International recognition has increased not just for the profession but for agreements reached in mediation not least thanks to the Singapore convention.
Technology advancements mean that mediation is now easier from home, office on the move not that I approve of the last one) as I type this I’m at the home office where much of my work is done, though I do still like to get out and see clients when I can in the flesh, but even then the use of mobile accessible sites for exchange of documents in the cloud is a boon to all involved avoiding lugging round ring-binders of information.
Courts remain overwhelmed, I say it every week, nothing has quietened the court businesses, they remain underfunded and understaffed with cuts to sitting times and judicial availability.
Courts need help to meet their obligations to providing justice, some cases really do need to go to court, not the ones clients think do but other ones which have ramifications for many people, or where children are at risk, the rest of any dispute can and should be dealt with by mediation or other forms of ADR it’s simply a matter of judges directing cases away from court.
Lawyers are embracing mediation, I’m not sure they are, they are certainly retraining (hello) and the number of mediators available appears to be on the up, although I still suggest using me as I’m hugely experienced (sorry went a bit Trump there, at least I didn’t say biggly).
So cometh the hour cometh the ADR professional, you have my number.
Finally in much more serious mediation matters the coup in Niger where the president is trying to limit funds available to those opposing forces, western governments are particularly concerned about the destabilising effect any coup may have on the region, and the threat of Russian pseudo army Wagner being used to prop up the revolution.
Mediation efforts are pretty much being thwarted on all sides with access to key players being denied and those who will talk not having the authority to make enforceable decisions, whilst the war in Ukraine may retain the headlines, the coups in Africa are just as likely to have international impacts for years to come.
The three pillars of mediation remain it’s voluntary (at the moment), it’s confidential, the mediator is independent, by using those pillars to support your work the parties keep control, save costs, save time and energy and reduce stress. Finally this one is mediation, mediator jointly appointed, areas of discussion agreed and intention to be bound by the outcome.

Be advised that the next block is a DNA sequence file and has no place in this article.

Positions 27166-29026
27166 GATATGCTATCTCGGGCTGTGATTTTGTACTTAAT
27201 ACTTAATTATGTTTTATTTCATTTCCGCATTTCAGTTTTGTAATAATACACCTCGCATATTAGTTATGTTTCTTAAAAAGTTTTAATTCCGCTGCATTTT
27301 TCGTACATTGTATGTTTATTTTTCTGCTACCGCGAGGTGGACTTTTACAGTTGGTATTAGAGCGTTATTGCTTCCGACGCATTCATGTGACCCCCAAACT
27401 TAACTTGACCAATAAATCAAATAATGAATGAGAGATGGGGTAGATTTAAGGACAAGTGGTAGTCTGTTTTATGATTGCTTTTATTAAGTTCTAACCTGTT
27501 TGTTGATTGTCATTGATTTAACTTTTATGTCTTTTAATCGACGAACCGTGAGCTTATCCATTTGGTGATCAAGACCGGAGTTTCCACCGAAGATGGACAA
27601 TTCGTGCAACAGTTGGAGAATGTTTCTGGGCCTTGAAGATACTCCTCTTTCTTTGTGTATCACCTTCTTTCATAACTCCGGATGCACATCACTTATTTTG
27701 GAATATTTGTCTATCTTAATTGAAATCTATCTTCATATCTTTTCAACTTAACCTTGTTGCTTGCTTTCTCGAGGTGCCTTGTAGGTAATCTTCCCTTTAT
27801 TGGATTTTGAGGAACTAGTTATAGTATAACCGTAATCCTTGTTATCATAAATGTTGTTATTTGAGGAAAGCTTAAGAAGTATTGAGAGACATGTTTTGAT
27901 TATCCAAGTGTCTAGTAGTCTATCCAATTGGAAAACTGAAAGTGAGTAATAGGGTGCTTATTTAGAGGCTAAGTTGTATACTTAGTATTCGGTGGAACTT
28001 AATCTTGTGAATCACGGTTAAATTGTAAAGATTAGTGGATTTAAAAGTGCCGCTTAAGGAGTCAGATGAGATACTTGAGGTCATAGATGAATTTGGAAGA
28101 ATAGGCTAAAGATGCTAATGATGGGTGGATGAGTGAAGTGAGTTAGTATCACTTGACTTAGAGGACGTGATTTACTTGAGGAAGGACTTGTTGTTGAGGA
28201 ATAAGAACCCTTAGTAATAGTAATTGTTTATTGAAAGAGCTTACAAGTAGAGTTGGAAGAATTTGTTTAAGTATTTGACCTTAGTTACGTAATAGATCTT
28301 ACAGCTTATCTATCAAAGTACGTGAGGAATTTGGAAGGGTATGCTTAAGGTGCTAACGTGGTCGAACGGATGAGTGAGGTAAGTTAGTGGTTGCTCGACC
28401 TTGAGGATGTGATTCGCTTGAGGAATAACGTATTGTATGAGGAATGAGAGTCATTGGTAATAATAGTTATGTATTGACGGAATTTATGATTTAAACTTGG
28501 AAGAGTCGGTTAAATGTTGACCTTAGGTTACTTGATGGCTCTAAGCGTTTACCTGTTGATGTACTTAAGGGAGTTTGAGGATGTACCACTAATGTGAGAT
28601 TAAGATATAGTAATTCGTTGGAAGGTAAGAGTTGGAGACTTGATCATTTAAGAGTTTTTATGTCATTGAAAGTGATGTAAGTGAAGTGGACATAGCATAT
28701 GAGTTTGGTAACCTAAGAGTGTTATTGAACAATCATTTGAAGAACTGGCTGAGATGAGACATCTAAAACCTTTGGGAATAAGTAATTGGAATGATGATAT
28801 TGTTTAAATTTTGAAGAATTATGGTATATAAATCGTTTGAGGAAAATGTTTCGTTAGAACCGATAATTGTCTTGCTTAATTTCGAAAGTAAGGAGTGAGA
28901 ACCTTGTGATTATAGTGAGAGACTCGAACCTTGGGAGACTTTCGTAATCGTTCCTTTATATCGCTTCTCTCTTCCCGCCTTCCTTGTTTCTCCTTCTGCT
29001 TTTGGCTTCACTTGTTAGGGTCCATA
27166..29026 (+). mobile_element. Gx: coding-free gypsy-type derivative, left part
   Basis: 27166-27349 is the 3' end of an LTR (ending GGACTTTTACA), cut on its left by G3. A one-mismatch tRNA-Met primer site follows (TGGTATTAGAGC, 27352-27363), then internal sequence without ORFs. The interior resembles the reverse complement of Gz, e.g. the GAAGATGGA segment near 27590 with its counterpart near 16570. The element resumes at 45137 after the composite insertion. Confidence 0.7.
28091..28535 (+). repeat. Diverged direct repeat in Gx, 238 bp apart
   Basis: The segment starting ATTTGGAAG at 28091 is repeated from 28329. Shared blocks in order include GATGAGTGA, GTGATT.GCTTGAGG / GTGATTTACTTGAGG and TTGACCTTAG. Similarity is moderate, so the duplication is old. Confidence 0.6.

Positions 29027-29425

In person or via electronic media as we’ve said before choose to mediate early and resolve your issues effectively, timeously, and with less stress and costs than going to your solicitor so you can get out choose a different path, not quite the road less travelled but perhaps the path less adversarial. You have an interest in the outcome the sooner you get round the mediation table the quicker you can move forward and avoid the grilling a cross examination in court would put you through.
By having a deep and meaningful discussions with parties the mediator elicits what the true “red-lines” are and where there is the potential for compromise, it is with this structured period of reflection that the parties are then able to reach an accord.
The flexible nature of mediation and the possible outcomes make it an ideal way to resolve disputes in an ever-changing world and the open nature of discussions in mediation whilst remaining confidential allows all sides to engage fully in the process and understand the needs of all involved allowing parties to reach a conclusion which both sides can live with and move on.
There are so many situations which could have been resolved by early intervention of mediation it continues to surprise me the lengths the public will go to avoid referral.
Whether you need a mediator to help out with a construction matter in the Northwest, or council’s plans in Cheshire, a civil mediator in London, a commercial mediator in Manchester, a dispute resolution for your family in Liverpool, a neighbourhood mediation in Stockport, then our mediators at Northwest Mediation can help.
Mediation is cheaper, quicker and less stressful than running any case to court, it can help with any dispute whether it's an employment issue or the sale at an under value of a property, a fight with a neighbour, family issues, commercial disputes, civil mediation or inheritance, wills and probate arguments contact me at Northwest Mediation on 0161 667 4418 or via email at firstname.lastname@example.org